19/04/2023 : The heart-breaking home video that proves no child is beyond County Lines gangs
Daily Mail

Documents and Publications

#LookCloser: A briefing for professionals working with young people at risk of child exploitation and abuse

#LookCloser is a partnership campaign aiming to raise awareness of child exploitation and abuse, . . . with a particular focus on public spaces.

Criminal exploitation of children and vulnerable adults: county lines

This guidance outlines what county lines (and associated criminal exploitation) is, signs to look . . . for in potential victims, and what to do about it. It does not provide information about the entirety of the county lines issue. The document is a supplement to an organisation’s existing safeguarding policies, to help identify and protect those exploited through this criminal activity.


County Lines—breaking chains of abuse & exploitation

In this episode Andy McClenaghan is joined by Lucy Dacey, National Programme Manager for The Children’s Society’s . . . Disrupting Exploitation Programme and Bekah Pierre, Professional Officer with BASW England.
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Criminal Exploitation and county lines

In this episode, we discuss criminal exploitation and county lines. The experts are Dave, a parent whose son, Mark, . . . became involved with gangs, and Catherine, a youth justice manager who worked with Dave and Mark and has expertise in gangs and county lines.
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Certificate in Understanding County Lines

Child exploitation and drugs trafficking are illegal throughout the UK. All school staff should be aware of indicators . . . that children are at-risk from, or are involved in, serious violent crime, including county lines, as part of their statutory safeguarding duties. This course provides you with the knowledge and skills to understand, identify and support children who may be vulnerable to exploitation and at risk of being recruited into county lines.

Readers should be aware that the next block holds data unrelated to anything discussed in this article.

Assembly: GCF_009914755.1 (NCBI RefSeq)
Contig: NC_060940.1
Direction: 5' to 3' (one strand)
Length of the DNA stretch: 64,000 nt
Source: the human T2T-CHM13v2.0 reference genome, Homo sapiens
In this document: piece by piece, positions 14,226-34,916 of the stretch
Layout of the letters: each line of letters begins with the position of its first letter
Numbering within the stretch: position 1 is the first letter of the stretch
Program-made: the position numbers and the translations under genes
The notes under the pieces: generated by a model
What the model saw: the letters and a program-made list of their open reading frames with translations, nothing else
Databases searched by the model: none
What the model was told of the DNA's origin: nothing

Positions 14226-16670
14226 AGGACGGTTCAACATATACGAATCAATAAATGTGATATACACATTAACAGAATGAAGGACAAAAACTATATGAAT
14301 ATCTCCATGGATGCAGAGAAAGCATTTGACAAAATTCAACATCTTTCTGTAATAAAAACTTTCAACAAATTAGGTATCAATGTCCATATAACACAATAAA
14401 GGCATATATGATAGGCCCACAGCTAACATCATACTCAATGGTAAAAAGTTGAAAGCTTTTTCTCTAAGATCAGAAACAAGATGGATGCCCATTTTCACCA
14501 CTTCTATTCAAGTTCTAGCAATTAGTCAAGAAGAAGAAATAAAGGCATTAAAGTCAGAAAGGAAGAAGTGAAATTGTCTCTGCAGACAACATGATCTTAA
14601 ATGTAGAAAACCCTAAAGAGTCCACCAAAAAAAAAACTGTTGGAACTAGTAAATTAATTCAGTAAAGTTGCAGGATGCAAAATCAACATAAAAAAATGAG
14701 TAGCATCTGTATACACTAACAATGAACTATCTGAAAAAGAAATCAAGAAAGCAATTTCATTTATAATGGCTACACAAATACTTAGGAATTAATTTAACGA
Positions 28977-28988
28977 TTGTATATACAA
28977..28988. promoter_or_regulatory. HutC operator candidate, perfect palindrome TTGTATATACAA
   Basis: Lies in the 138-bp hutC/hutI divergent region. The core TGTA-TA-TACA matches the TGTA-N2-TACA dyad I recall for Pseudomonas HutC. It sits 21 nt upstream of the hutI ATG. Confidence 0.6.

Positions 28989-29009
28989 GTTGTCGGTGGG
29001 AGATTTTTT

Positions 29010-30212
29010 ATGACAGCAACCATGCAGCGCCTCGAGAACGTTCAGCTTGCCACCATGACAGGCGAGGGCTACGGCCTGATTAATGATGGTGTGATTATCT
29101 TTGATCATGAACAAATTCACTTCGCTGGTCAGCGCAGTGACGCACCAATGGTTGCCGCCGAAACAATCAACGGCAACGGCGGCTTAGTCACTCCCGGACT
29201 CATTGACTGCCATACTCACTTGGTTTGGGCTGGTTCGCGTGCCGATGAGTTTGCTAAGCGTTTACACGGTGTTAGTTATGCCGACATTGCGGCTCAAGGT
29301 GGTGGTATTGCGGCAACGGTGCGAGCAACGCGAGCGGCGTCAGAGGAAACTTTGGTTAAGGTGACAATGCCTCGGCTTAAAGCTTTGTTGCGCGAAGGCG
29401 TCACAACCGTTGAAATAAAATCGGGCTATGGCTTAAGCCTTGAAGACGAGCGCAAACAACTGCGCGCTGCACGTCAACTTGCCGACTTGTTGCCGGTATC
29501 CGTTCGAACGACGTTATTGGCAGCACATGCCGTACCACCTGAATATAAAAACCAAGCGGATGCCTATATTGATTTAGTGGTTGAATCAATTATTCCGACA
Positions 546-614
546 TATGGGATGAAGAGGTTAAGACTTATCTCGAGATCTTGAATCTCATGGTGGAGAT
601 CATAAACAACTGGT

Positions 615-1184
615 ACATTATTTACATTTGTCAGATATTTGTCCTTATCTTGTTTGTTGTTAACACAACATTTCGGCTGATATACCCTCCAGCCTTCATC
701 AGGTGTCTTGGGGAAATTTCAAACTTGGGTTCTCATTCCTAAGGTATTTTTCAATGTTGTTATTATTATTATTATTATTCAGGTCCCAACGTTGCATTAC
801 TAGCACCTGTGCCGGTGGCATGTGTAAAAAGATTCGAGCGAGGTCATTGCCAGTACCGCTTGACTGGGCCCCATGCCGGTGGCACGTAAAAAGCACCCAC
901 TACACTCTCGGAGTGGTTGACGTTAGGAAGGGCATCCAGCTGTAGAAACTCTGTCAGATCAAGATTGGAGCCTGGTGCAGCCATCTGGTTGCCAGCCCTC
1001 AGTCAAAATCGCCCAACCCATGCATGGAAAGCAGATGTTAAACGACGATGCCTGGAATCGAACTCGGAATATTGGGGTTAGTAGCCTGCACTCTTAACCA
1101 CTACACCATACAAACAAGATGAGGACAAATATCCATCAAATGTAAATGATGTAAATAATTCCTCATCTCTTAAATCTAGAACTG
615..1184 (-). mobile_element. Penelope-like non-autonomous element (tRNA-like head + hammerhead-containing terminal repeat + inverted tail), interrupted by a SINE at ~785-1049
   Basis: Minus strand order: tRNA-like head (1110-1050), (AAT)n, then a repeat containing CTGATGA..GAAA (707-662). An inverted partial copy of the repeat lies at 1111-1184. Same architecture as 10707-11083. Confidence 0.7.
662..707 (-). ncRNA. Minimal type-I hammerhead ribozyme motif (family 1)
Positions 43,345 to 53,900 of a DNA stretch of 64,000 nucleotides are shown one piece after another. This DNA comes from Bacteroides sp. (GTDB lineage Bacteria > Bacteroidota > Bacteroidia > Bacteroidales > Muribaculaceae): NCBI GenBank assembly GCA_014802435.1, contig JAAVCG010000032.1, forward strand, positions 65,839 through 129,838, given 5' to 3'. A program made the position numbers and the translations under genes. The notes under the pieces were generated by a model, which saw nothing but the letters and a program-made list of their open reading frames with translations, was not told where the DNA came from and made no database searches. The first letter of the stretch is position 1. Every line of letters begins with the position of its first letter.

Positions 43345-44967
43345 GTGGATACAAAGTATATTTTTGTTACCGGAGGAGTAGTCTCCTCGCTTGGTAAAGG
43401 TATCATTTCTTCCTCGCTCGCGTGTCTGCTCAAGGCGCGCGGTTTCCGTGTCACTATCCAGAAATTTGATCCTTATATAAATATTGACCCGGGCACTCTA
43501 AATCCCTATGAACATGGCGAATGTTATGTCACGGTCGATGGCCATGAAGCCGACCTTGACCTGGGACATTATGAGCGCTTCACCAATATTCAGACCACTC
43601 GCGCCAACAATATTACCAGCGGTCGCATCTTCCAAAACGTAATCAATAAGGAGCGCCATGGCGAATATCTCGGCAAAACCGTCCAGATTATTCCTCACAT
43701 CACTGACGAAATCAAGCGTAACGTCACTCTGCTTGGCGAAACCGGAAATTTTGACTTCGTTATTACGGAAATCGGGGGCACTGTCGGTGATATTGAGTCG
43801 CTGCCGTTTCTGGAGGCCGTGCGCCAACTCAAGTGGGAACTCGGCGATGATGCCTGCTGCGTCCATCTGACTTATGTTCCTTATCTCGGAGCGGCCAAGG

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Gang Related Issues and County Lines

This online Gang Related Issues and County Lines training has been designed to give learners a better understanding of . . . gang issues and county lines by looking at these terms, what they mean and the signs and symptoms of abuse. The online CPD approved safeguarding training also looks at Child Criminal Exploitation (CCE), its definition and how to recognise it and much more.
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Interactive Exploitation resources

Anywhere Kids

Delivered as a collaboration with the Humber Modern Slavery Partnership, Anywhere Kids is an animation created by My Pockets which demonstrates the consequences around being groomed and exploited.

Ryan’s Story (16+)

Ryan’s Story is an interactive film whereby viewers can choose to see what happens next based on the decision that they make on behalf of the main character. The storylines follow paths based on Ryan joining either a local or out of town organised crime group. From there, the character of Ryan wrestles with his conscience and the consequences of the violent world he inhabits.

Chloe’s Story (16+)

Co-written and made with young people, Chloe tells the story of a young girl and her friend groomed online by a dangerous perpetrator.

  • 15 – 16 years old is the most common age of children being used to courier drugs.
  • Both boys and girls are exploited.
  • White British children are targeted.
  • Often social media is used to make initial contact.
  • Class A drug users are often targeted so that gangs can cuckoo them.

Developed with young people, Not In Our Community means working together to protect against grooming and exploitation.